In the middle of this time when we are politically divided, the one thing we can gather around is the mandate to pray for our political leaders. As we pray we find the unity our country so desperately needs to see and experience. — Emily
Readers’ Choice (Originally published April 13, 2016)
First of all, then, I urge that supplications, prayers, intercessions, and thanksgivings be made for all people, for kings and all who are in high positions. — 1 Timothy 2.1–2
“You don’t actually need a regression analysis to see that hate, not love, is driving the changes in American politics,” writes Ezra Klein. The (well documented) deep divides between political parties in the U.S. have grown at alarming rates.
When people are caught in a system dominated by hate there is an opportunity for Christians to participate in redemption. The preponderance of brokenness in our world today, both foreign and domestic, should drive us to prayer with extraordinary vigor. Yet we are often reticent to get involved in politics.
N.T. Wright, commenting on why the New Testament needs a command to spur Christians toward praying for political leaders and those under their rule, explains:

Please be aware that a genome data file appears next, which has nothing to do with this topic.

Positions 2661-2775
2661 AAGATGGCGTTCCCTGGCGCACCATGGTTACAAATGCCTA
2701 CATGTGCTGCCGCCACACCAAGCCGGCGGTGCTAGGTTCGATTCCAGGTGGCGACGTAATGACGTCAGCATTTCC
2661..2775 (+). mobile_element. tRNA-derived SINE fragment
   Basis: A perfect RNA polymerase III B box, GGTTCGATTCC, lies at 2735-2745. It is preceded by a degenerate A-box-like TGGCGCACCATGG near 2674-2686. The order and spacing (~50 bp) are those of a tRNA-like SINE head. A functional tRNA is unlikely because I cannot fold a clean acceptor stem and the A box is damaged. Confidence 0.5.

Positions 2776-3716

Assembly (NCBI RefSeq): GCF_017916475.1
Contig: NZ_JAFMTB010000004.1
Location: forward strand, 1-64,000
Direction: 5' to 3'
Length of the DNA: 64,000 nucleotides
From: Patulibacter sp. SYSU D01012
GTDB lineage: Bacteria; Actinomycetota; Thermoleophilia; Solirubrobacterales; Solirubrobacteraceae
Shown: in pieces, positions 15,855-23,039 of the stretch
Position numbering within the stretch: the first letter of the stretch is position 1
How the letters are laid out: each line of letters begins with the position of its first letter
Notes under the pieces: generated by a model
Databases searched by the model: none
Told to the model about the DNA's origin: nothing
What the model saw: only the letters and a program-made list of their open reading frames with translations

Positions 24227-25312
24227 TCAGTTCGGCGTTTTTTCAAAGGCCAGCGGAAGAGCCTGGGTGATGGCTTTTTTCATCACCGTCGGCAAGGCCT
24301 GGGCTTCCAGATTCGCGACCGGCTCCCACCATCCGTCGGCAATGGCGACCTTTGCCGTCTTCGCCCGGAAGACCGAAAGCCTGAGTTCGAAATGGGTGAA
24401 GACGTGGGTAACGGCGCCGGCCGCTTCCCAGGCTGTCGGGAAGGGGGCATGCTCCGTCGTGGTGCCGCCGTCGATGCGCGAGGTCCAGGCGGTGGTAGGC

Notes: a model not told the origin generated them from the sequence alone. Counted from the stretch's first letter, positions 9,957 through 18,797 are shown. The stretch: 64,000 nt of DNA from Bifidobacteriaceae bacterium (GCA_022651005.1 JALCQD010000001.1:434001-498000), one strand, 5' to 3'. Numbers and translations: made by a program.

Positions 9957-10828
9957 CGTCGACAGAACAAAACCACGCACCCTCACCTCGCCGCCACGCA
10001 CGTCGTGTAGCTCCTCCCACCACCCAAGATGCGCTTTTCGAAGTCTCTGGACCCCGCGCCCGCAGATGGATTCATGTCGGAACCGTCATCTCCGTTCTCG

For many Christians today, particularly those who (like me) have grown up in the Western world and have never known war or major civil disturbance in our own country, this often seems quite remote…. Yes, we’d like our politicians to use our tax money more effectively, we grumble about some of their policies, but what they do doesn’t drive us to our knees to pray for them, to beseech God to guide them and lead them to create a better world for us all to live in.
Many Christians who are reasonably content with their country are tempted to think that praying for kings and governments is a rather boring, conformist thing to do. It looks like propping up the status quo.
Far from seeing prayer as the easy way out, Scripture challenges us to hold it as the most complex, efficacious, and important thing to which we can give ourselves.
Where we know victims by name we can bring them before God. Where we know of great needs, pain, or injustice without knowing any of the victims or leaders serving them, by name, we can repent. Wright concludes:
In the New Testament, the call to prayer is also the call to think: to think clearly about God and the world, and God’s project for the whole human race. Don’t rest content with the simplistic agendas of the world that suggest you should either idolize your present political system or be working to overthrow it. Try praying for your rulers instead, and watch not only what God will do in your society but also how your own attitudes will grow, change and mature.
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